AAT Bioquest

How can I improve PCR efficiency?

Posted March 25, 2022


Contamination is the main reason for lower PCR efficiency. Trace amounts of DNA contaminants can serve as templates, resulting in false positives by amplification of the wrong template. The key to improving PCR efficiency is to avoid PCR contamination while setting up the laboratory and also while handling the samples.

How to set up the laboratory to avoid cross-contamination of samples and improve PCR efficiency:

  • Use three separated working places for preparing the template before PCR, for setting up PCR reactions, and for post-PCR analysis
  • Use a dedicated set of pipettes only for PCR, preferably positive displacement pipettes
  • Use special pipette tips that are aerosol-resistant
  • Use thin-walled PCR tubes that are free of DNase and RNase
  • Set up PCR reactions under a fume hood equipped with a UV light
  • Scrupulously clean all equipment, pipetted devices, working surfaces and laboratory benches to remove all traces of contamination by previous DNA preparations, purified restriction fragments, or plasmid DNA. 

How to handle samples to avoid cross-contamination and improve efficiency of PCR:

  • Always prepare PCR reagents and template DNA using new and/or properly sterilized pipettes, glassware, and plastic ware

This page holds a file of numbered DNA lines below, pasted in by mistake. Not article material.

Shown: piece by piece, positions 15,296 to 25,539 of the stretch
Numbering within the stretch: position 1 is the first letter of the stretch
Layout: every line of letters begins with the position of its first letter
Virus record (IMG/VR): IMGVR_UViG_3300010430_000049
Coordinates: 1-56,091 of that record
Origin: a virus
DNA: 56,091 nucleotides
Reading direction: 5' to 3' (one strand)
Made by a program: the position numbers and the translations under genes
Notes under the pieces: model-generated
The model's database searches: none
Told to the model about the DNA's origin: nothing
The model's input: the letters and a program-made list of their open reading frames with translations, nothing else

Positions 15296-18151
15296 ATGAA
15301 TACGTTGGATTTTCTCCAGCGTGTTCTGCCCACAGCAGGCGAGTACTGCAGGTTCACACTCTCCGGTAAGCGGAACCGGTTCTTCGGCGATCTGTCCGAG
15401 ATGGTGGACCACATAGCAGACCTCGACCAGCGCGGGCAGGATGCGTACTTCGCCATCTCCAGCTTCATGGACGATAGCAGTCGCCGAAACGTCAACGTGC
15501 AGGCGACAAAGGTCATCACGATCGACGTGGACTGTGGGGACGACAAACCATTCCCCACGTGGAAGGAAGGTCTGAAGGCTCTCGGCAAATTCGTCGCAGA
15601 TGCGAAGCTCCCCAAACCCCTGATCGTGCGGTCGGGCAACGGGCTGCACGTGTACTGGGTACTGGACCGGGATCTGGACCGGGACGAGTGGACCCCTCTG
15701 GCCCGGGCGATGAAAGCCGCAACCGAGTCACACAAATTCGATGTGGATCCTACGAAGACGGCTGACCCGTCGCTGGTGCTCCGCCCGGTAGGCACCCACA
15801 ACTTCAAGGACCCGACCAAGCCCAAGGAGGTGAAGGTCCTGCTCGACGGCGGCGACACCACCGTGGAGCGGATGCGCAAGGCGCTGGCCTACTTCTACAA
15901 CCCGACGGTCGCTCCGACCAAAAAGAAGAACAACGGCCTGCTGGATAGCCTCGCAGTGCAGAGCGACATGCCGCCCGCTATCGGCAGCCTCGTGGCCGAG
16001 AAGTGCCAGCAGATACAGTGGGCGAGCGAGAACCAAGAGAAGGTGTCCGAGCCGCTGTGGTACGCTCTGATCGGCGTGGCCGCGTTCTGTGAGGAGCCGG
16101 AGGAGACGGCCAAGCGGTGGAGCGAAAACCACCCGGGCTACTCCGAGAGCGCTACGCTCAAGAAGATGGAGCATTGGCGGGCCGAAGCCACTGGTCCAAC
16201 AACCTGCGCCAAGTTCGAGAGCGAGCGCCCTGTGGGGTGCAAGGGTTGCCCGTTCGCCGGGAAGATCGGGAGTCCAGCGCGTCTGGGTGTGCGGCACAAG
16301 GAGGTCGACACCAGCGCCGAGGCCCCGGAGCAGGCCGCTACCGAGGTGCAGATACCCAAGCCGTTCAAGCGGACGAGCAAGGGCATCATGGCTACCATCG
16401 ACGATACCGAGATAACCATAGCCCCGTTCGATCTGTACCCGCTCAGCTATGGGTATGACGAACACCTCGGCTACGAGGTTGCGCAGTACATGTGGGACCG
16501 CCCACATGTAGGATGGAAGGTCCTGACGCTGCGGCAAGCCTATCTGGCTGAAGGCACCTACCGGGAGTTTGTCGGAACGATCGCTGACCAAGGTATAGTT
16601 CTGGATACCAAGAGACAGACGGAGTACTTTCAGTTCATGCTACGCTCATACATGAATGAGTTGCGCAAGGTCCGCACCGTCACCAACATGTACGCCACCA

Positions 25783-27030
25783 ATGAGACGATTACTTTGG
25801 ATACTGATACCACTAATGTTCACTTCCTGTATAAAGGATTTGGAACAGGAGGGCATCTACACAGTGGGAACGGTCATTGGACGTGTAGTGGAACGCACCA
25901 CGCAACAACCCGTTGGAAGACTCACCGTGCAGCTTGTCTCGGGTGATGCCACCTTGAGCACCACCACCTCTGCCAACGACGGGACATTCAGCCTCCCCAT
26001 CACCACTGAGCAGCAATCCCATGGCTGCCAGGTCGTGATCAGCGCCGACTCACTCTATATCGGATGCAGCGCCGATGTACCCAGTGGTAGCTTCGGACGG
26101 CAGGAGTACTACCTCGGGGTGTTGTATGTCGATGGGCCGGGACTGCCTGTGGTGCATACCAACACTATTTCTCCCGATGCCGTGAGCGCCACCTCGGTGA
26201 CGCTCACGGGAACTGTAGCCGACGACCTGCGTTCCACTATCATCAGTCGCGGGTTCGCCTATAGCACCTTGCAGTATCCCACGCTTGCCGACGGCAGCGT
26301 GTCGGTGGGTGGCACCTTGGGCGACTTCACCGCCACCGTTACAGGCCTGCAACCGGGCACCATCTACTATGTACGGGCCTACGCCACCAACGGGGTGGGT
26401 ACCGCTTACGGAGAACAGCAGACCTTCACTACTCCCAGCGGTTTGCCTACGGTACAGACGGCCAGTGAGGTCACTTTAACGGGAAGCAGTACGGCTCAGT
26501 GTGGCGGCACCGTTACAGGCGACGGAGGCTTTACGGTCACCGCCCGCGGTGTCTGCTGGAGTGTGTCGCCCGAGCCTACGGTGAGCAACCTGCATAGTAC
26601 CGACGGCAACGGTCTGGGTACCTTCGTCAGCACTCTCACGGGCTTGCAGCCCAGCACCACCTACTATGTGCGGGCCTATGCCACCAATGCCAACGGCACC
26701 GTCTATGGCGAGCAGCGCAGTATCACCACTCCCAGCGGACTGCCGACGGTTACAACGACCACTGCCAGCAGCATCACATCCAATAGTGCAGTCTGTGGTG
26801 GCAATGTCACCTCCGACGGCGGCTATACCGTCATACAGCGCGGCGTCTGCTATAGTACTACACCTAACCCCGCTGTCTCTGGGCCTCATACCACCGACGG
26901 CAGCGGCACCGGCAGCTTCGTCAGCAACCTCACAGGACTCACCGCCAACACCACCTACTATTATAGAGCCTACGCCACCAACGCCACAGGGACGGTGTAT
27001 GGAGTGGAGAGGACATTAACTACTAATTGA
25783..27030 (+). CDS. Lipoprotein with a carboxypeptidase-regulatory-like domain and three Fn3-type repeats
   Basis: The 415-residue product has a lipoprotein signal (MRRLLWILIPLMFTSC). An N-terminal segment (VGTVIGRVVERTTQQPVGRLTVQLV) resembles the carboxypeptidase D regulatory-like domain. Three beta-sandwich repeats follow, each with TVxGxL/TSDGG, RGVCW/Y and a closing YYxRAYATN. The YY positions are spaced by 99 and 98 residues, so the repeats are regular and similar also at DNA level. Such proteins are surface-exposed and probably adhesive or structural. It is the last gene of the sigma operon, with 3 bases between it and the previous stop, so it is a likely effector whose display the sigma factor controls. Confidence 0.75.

• Always wear a fresh pair of gloves before handling any samples or equipment when working in the PCR area
  • Change gloves often during the assay and especially if you suspect they may have become contaminated with any solution or container containing template DNA
  • When pipetting DNA, avoid creating aerosols that can carry contaminants
  • Keep your own set of PCR reagents and solutions and use them only for PCR
  • Autoclave all reagents and solutions that can be autoclaved without having an adverse effect on their performance – this excludes primers, Taq Polymerase and dNTPs, which should not be autoclaved

Other ways to improve efficiency besides maintaining purity is specificity with fluorescent DNA-binding dyes, incorporating an internal standard control such as a second primer, and optimizing primer and probe concentrations.

Additional resources

Strategies to Improve Efficiency and Specificity of Degenerate Primers in PCR

dTTP *100 mM PCR Grade*